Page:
I’m down to four weeks left at post. During the last few weeks, I’ve got to finish up 3 large writing assignments, host some representational events, and complete my annual review. The latter will be quite an interesting experience due to the aforementioned office politics and deadlines. In addition, there’s a lot of work to do winding down and checking out of the embassy and housing. I’m hoping to sell off most of my stuff as well, so there’s that additional negotiation and hassle. Needless to say, it’s going to be a whirlwind.

My family has been visiting here for the last week or so. They came down to help sort out what stuff goes to the States for our year or so of training and what goes to Korea. We only get 600 pounds of stuff to the U.S. which boils down to about 6 suitcases. The rest of everything else gets put in storage until we arrive in Asia in June 2014. They are also bringing the Emminent Feline back to Japan with them to avoid logistic hassles with me and my intended month-long road trip in July. It looks to be good to go but we’re finding that the interface between the Japanese and Nigerian ways of doing things isn’t easy. Hopefully we avoid the 6 month quarantine in Japan.

My band has played its last show, at least the last with me.  It was an amazing adventure with them and we really turned into a good band by the end. We went from by-the-book covers to originals with our own arrangements of covers and a lot of jamming and just relaxed fun music making.  Every show was better than the one before and while I still have a long way to go before I can confidently call myself a bassist, I know I made huge strides in what I brought to the stage. Being able to have the confidence to play a song I’d never played before live on stage with just a couple notes whispered to me as the music started was so exciting.  It’s honestly quite sad to say goodbye to it, as we all know we still had a lot of growth potential if we’d been able to play together for another year. But no regrets, only tremendous memories.

I’m done brewing beer. I only made about half of what I intended. Two of my last three batches didn’t ferment. I know that I messed up the first of those two by letting my mash temps get too high but I don’t know what happened with the last one. Perhaps my yeast finally gave up the ghost? I wish I would have been more consistent with it but it was fun and produced some drinkable swill.  I’m excited to pick it up again eventually.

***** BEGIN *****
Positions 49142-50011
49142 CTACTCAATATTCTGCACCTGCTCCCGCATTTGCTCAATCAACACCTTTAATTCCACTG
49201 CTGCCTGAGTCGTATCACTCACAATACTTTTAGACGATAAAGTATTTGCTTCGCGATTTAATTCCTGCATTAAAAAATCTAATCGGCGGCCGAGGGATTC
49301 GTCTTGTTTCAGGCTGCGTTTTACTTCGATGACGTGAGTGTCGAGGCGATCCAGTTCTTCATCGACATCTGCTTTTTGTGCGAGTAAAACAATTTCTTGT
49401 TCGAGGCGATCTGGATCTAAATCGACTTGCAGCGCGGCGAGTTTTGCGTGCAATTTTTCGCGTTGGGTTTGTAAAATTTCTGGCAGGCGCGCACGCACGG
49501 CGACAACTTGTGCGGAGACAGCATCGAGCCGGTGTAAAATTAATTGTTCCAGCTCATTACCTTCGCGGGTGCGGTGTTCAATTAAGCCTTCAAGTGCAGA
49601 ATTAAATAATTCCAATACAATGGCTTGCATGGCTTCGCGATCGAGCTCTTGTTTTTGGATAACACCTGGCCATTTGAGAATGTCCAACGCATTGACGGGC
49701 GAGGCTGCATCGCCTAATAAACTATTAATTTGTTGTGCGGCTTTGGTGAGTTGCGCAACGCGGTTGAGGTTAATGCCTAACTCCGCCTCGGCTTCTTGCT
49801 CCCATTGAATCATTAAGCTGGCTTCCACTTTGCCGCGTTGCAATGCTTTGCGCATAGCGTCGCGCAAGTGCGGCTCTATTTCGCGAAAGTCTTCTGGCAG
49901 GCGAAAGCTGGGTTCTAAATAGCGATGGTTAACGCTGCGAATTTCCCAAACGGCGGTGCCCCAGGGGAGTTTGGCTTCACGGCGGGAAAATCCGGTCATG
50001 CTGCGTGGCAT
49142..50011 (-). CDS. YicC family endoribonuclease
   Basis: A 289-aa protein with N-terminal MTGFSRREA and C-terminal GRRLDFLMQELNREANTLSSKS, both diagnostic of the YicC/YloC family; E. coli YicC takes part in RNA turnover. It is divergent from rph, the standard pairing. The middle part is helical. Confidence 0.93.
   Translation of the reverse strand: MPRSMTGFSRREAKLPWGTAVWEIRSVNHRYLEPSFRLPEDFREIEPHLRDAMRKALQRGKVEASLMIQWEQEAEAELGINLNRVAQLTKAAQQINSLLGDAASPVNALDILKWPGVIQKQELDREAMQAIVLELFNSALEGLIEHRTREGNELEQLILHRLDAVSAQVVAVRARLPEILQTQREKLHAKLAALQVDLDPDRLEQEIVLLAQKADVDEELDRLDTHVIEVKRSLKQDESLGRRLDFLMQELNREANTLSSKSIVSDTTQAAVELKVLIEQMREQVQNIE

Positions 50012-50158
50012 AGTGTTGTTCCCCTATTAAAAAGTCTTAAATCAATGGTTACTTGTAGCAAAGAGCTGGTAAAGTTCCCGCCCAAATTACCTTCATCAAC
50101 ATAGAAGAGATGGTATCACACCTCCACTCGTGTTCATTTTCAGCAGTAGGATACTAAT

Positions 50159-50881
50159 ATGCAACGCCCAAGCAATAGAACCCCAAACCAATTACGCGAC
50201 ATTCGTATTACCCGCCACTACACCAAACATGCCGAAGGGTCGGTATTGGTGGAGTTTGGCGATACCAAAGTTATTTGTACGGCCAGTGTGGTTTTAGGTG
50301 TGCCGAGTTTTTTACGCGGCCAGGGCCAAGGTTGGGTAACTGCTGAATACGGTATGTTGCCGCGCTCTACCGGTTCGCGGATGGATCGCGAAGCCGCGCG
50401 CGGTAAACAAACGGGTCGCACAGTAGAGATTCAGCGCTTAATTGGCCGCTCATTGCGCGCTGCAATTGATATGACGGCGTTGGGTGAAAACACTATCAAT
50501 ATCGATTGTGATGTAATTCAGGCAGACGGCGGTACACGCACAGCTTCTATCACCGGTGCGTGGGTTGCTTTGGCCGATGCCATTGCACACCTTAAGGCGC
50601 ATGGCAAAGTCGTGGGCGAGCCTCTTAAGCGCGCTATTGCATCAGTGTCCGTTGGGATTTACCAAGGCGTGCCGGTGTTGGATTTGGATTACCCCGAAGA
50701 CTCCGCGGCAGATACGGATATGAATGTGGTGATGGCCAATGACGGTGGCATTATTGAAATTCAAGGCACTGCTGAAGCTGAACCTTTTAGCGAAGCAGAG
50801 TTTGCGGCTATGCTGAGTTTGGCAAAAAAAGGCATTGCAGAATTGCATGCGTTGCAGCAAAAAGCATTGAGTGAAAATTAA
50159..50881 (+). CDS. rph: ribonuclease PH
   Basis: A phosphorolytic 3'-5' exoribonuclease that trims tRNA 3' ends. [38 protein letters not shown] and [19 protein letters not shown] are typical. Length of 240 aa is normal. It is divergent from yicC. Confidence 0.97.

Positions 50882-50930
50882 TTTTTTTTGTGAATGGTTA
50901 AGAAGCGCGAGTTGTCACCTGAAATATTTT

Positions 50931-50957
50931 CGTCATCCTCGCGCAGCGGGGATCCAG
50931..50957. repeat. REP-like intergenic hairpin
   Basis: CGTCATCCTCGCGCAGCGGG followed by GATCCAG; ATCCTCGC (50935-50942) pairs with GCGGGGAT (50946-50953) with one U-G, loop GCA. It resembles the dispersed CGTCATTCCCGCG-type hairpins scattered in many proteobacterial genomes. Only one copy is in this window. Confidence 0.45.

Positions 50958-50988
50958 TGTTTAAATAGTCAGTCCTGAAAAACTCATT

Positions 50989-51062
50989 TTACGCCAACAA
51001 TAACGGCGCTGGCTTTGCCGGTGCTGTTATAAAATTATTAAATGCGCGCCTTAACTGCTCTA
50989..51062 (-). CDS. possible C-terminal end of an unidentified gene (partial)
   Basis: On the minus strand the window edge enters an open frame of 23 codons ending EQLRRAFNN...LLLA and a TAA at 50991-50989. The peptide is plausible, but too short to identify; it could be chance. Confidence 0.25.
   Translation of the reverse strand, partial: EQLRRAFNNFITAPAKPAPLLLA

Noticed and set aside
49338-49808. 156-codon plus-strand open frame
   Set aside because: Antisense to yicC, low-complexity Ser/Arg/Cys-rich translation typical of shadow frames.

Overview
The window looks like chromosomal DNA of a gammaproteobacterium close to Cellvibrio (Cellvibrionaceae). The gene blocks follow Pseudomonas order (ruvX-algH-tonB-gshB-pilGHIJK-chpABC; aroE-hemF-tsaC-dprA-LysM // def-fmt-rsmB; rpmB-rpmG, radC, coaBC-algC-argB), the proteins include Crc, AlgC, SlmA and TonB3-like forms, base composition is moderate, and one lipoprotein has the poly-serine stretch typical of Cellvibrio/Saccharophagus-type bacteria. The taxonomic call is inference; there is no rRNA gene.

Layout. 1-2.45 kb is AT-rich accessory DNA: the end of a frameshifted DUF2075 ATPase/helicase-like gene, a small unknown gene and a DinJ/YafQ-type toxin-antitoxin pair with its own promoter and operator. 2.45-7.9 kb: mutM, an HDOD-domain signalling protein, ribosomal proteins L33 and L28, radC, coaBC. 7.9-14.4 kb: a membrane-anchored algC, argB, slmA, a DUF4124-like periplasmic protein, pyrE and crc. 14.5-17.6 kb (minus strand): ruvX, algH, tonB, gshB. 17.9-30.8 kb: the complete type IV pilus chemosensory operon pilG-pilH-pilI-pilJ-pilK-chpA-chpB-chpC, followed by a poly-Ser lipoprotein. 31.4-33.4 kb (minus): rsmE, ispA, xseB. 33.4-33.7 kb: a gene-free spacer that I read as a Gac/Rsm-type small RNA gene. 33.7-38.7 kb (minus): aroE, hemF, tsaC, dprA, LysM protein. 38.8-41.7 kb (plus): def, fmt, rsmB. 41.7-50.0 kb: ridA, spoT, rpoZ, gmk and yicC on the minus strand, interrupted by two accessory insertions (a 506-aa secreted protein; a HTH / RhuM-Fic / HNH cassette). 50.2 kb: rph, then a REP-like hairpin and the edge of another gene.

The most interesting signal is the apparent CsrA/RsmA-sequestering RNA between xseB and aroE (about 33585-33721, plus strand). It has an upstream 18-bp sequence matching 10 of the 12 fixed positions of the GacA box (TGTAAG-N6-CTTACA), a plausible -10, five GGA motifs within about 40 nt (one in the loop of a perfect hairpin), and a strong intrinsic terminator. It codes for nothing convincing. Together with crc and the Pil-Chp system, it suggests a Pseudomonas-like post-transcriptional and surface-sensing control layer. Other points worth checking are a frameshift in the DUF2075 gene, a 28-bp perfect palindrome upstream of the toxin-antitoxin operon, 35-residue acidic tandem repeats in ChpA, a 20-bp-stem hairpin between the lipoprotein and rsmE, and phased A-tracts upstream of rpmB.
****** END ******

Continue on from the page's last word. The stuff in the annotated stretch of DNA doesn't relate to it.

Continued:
I don’t know what all will happen between now and then but I can say with relative consequence I’ll be back in Idaho for the 4th of July.

Back online – for now

My data plan on the iPad runs on recharge cards. A 1 month 5 gigabyte plan is 8000 naira, a little over $50. Charge cards are sold in 1500 increments, so I buy $60 worth of cards and use $50 of the credit each month. A couple weeks ago my credit expired so I loaded up the credits to discover that the page where I buy the data plan wouldn't load. I kept trying and trying without realize that in the background, I was checking email without a data plan, just using the basic credit. Needless to say, this is pretty expensive.

I finally get the data plan page to load a couple days ago but now I'm out of credits, but I got some more and now we are back in business. A for updates on me, I've started golfing as a great way to get out of the house. I'm terrible, as is to be expected for someone who's never golfed before, but the people I golf with are understanding and we all have a good time. I ordered some clubs of my own (merry Christmas to me!) that should be here in a couple weeks.

Wrk is going good. I've been here long enough now that I'm understanding how the job works and am getting into the flow of it. Meeting Nigerian contacts can be challenging as they do not always maintain appointments but that just goes with the territory. I've a ton of projects going on that keep me busier than I could ever want to be.

I am ready to my family again for sure. It's only been about 10 weeks this time but being apart from them is something that doesn't get easier over time or the more you do it. I'm pretty much wet to arrive home a week earlier than originally planned which should make for a good surprise for the Eminent Child. I'd wanted to surprise them both but had to come clean with the plan because of how much work the Eminent Wife puts in to helping schedule things. I'll have a nice final R&R then before returning to Abuja for the last time. Once I come back in January, I'll be here until July. The girls are planting to visit one more time then, and this will be everyone else's last chance to come down too!